The inherited association of congenital cardiovascular anomalies and malformations of the upper extremities is documented in a family with 18 affected members in three generations. The most common cardiac lesion was an atrial septal defect but more extensive and severe cardiovascular lesions were observed causing death in infancy in four patients. The most frequent skeletal defect was absence or hypoplasia of the thumbs. However, a variety of other lesions affecting the upper extremity including phocomelia (seal limbs) were noted. The term “upper limb-cardiovascular syndrome” is suggested to describe this condition. This syndrome is the result of an autosomal dominant mutation with variable expressivity acting at about the fifth week of embryogenesis when the heart and upper limbs are differentiating.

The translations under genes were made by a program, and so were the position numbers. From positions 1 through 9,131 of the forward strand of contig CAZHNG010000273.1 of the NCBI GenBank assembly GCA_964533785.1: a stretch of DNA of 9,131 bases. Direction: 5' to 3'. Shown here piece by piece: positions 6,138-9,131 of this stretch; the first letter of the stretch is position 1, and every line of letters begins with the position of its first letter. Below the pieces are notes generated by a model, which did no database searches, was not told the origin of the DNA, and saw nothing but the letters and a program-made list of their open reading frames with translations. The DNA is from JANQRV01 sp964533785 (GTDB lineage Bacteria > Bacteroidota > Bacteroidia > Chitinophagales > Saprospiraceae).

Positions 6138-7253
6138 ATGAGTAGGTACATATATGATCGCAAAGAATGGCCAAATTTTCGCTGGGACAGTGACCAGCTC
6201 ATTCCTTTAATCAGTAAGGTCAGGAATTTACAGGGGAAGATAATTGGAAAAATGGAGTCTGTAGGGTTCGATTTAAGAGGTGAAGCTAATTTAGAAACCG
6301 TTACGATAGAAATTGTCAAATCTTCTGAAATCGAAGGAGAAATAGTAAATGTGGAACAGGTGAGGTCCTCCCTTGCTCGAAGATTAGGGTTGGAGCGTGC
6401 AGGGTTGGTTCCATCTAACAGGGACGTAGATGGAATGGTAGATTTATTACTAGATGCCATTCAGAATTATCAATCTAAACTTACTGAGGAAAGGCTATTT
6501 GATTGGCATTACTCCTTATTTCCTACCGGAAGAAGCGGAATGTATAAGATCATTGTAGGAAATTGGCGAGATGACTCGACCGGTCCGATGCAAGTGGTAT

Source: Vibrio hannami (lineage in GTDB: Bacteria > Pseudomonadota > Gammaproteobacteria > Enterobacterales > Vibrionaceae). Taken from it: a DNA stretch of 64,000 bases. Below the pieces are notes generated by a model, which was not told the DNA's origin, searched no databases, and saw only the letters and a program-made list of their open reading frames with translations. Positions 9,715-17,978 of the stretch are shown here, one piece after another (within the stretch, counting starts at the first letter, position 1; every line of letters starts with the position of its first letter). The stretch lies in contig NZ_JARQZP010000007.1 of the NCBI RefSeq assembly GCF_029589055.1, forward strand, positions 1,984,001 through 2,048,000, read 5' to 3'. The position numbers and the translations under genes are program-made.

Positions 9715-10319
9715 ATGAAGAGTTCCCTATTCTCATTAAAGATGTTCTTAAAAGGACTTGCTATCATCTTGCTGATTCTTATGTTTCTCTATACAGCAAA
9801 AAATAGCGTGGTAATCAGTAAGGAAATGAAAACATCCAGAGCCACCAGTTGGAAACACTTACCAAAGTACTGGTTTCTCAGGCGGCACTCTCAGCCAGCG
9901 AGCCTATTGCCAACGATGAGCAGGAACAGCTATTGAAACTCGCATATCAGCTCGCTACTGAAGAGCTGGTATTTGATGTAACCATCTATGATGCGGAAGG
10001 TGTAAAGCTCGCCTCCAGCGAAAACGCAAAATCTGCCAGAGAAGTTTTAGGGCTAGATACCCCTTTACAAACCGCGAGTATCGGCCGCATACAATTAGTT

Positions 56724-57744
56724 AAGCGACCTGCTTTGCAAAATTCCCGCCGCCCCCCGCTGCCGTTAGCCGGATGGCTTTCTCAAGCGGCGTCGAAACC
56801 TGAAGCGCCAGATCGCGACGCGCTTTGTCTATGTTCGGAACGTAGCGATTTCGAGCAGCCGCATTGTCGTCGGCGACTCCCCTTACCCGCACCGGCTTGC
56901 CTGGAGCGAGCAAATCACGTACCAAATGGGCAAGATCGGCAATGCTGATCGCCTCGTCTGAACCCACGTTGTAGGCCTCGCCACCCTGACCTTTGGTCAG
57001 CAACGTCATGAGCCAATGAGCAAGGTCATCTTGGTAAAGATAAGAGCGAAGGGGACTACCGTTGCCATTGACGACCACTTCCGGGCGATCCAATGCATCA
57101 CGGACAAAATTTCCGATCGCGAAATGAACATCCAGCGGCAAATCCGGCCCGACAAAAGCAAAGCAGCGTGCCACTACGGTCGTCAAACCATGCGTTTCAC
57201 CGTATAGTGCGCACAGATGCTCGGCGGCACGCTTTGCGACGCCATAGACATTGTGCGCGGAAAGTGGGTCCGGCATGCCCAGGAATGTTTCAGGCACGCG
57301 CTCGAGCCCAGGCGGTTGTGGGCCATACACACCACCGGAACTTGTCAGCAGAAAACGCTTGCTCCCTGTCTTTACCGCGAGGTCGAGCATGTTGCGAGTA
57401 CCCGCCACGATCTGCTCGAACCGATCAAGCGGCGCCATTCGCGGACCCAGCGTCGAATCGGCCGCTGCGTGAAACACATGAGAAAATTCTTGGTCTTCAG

|Original language||English (US)|
|Number of pages||7|
|Journal||JAMA: The Journal of the American Medical Association|
|State||Published - Sep 27 1965|
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